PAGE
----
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The First Rule of Political Fight Club: Don’t Tweet About It

President Trump is a fighter.

He is a counterintuitive counterpuncher, said Trump’s mini-me Scaramucci.

Those are nice euphemisms but what I see lately from Trump is wild, overhand, looping punches, not Floyd Mayweather, Jr.

The quality of the fight—the why and the how—matters.

If it is to courageously and consistently make the case for policies in furtherance of first principles against criticism and the forces of an untenable status quo, that is a good fight.

If it is to use temper tantrums as tactics to blame-shift responsibility for predicaments on to subordinates and independent allies, that is not a good fight.

Trump still conveys an understanding of who he is fighting for but his public ridicule of AG Sessions and tolerance of the cartoonish antics of his Communications Director/impersonator will erode his base support if both do not stop.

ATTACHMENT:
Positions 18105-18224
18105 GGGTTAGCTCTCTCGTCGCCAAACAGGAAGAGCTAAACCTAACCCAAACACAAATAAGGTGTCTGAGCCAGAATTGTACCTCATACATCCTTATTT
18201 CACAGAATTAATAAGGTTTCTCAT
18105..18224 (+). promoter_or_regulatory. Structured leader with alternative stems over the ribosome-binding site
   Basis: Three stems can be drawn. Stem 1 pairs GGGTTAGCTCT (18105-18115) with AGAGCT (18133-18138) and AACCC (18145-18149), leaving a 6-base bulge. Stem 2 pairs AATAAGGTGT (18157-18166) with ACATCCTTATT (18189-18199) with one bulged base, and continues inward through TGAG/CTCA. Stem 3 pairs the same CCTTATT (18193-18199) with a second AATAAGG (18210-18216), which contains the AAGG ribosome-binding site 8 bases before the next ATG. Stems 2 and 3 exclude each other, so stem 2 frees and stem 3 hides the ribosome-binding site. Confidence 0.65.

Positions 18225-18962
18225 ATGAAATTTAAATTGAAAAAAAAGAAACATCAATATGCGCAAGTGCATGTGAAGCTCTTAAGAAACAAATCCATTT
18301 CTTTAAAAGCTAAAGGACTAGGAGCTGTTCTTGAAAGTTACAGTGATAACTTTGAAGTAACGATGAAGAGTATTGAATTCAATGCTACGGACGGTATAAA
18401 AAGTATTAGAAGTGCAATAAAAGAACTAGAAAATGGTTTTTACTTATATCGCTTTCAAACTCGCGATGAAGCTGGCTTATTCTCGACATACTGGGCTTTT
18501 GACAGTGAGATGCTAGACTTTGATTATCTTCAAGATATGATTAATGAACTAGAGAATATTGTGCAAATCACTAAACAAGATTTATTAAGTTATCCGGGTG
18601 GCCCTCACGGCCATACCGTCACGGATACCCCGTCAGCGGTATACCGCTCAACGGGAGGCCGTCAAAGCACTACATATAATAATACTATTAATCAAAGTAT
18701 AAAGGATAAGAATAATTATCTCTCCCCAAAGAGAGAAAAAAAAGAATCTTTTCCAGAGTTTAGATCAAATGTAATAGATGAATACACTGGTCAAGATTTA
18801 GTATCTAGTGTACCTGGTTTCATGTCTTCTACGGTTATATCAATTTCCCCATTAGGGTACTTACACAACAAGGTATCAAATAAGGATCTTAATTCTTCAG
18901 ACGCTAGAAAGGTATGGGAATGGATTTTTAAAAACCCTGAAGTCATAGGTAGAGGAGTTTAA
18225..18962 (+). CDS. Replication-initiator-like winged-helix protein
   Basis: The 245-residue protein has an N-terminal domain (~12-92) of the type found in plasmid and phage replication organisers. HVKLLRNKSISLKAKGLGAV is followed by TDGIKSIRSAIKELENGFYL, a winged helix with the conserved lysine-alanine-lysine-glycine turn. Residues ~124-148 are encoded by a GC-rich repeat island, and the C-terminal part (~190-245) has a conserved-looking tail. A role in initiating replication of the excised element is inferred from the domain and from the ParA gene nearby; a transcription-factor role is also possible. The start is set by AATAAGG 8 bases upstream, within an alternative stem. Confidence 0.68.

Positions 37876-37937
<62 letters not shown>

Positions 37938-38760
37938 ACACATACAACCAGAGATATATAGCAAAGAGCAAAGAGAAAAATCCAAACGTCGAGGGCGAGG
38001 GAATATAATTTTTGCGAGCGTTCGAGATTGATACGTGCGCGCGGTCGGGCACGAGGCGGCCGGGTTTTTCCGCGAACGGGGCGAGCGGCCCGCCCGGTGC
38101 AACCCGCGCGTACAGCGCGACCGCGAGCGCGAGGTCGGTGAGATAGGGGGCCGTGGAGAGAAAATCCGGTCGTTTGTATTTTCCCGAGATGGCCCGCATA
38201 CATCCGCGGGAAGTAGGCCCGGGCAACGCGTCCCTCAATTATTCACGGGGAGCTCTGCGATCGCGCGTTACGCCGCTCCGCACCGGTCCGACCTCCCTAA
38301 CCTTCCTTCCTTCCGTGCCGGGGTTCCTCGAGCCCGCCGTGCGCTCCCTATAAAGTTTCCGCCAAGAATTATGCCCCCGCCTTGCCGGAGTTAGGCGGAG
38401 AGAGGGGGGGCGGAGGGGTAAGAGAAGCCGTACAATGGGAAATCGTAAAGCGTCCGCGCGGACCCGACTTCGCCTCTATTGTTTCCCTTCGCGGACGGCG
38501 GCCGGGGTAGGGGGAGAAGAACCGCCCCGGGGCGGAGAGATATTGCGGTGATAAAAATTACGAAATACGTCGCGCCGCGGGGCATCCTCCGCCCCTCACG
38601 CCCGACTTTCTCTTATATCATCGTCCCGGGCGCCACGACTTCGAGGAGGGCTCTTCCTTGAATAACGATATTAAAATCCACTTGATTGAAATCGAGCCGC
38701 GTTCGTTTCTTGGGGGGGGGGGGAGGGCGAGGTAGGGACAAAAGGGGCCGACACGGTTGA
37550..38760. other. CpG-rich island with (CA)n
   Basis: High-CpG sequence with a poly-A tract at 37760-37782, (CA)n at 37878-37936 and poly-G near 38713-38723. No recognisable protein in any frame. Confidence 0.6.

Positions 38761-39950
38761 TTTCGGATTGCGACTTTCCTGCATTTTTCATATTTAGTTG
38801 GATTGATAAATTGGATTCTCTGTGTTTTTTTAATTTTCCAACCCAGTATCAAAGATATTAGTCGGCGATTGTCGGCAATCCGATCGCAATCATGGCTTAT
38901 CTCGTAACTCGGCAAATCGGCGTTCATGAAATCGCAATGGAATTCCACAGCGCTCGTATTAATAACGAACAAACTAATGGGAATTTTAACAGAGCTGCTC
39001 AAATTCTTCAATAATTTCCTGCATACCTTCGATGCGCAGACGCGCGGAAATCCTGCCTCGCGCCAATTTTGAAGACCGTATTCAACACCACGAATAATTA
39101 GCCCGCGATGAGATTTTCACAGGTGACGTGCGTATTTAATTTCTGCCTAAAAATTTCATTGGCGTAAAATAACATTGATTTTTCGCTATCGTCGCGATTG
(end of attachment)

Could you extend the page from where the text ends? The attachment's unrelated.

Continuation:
If, as Sun Tzu argued, the art of war is to subdue the enemy without fighting, Trump’s public fighting with his allies—through his enemies in the DC press corps no less (e.g. The New Yorker, CNN)—is subduing his chances for a successful Presidency.

Public spectacles are not necessary to identify and root out enemies inside the President’s perimeter, as needed.

The first rule of political fight club: don’t tweet about it.

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